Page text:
Okay. A little late but I hope my answer could be of service to those who’re still facing this apparently age-old conundrum.

My original problem when I countered this was I had an Event Trigger attached to a Text in the UI that catches pointer downs. So when you click on the Text, something happens. The problem is, the user might click the Text more than once, leading to a series of problems since the trigger is tied to an InvokeRepating() method. So to solve this, I have had to catch the pointer down event only once. My chosen solution was to disable the Text Game Object after being pressed and just activate it later again when I need it to be. The problem with this is, as you’ve guessed, we can’t find a disabled Game Object via its tag.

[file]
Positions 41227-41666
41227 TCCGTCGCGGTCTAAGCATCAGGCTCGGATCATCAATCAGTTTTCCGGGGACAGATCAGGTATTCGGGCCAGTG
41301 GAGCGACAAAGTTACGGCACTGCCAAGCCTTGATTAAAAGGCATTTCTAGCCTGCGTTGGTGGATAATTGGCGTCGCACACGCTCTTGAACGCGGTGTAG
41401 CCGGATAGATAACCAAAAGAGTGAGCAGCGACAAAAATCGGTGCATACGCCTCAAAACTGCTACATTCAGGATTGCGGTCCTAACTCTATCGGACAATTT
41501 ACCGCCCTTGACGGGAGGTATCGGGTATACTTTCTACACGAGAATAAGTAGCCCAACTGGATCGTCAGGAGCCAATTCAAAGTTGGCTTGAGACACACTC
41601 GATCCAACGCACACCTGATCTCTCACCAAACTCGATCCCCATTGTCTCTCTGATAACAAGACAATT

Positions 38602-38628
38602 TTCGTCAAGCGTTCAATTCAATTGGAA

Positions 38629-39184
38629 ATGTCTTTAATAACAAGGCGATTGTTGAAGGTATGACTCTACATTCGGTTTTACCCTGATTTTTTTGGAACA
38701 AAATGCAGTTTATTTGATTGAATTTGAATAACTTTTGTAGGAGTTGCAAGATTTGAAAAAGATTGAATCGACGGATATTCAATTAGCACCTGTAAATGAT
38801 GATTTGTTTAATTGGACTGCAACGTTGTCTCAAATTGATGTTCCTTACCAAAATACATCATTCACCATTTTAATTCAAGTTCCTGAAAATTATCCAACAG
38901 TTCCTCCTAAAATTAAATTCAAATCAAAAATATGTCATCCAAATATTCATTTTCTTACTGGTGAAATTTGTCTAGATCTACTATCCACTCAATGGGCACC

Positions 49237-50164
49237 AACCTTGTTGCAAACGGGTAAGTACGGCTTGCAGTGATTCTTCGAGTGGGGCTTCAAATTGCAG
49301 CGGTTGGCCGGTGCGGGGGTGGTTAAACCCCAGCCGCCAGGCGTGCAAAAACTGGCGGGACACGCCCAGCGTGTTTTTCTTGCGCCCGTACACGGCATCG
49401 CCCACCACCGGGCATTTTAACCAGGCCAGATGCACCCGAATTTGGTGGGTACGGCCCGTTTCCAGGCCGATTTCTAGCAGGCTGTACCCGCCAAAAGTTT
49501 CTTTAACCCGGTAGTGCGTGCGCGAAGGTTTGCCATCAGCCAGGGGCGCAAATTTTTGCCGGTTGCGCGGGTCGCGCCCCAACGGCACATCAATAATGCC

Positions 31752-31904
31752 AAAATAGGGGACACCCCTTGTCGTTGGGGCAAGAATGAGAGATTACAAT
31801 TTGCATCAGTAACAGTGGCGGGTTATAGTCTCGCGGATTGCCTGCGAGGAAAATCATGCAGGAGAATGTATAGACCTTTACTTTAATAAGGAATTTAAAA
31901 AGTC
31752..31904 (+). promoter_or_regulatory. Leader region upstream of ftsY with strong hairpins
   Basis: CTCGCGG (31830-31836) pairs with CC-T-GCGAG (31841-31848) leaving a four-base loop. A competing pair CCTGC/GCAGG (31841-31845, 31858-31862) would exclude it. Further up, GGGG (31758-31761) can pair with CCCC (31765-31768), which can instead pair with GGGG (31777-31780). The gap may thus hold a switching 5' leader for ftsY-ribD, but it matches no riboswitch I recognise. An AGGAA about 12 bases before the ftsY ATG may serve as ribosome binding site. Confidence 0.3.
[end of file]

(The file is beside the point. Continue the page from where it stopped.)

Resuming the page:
My solution? Find its parent and access it from there. This was the code the used:

GameObject.FindGameObjectWithTag ("CanvasTag").transform.GetChild(5).gameObject.SetActive(true);

Where CanvasTag is the tag of the parent and 5 is the position of the child from the parent (starting with 0).

I got the inspiration to this answer from Chris333 here.

Hope this helps!

I had the same problem with cameras which had to be inactive at the start and I wanted a decent way to retrieve them afterwards.

Basically what I did is make an empty (!active!) gameobject with a standard name for which I can search, then search for that gameobject and retrieve its components. So if it is an option to put all inactive objects you want to retrieve in a parent object, this might be a way to go.

void Start(){
	GameObject cameras = GameObject.Find("Cameras");
	cams = cameras.GetComponentsInChildren<Camera>(true);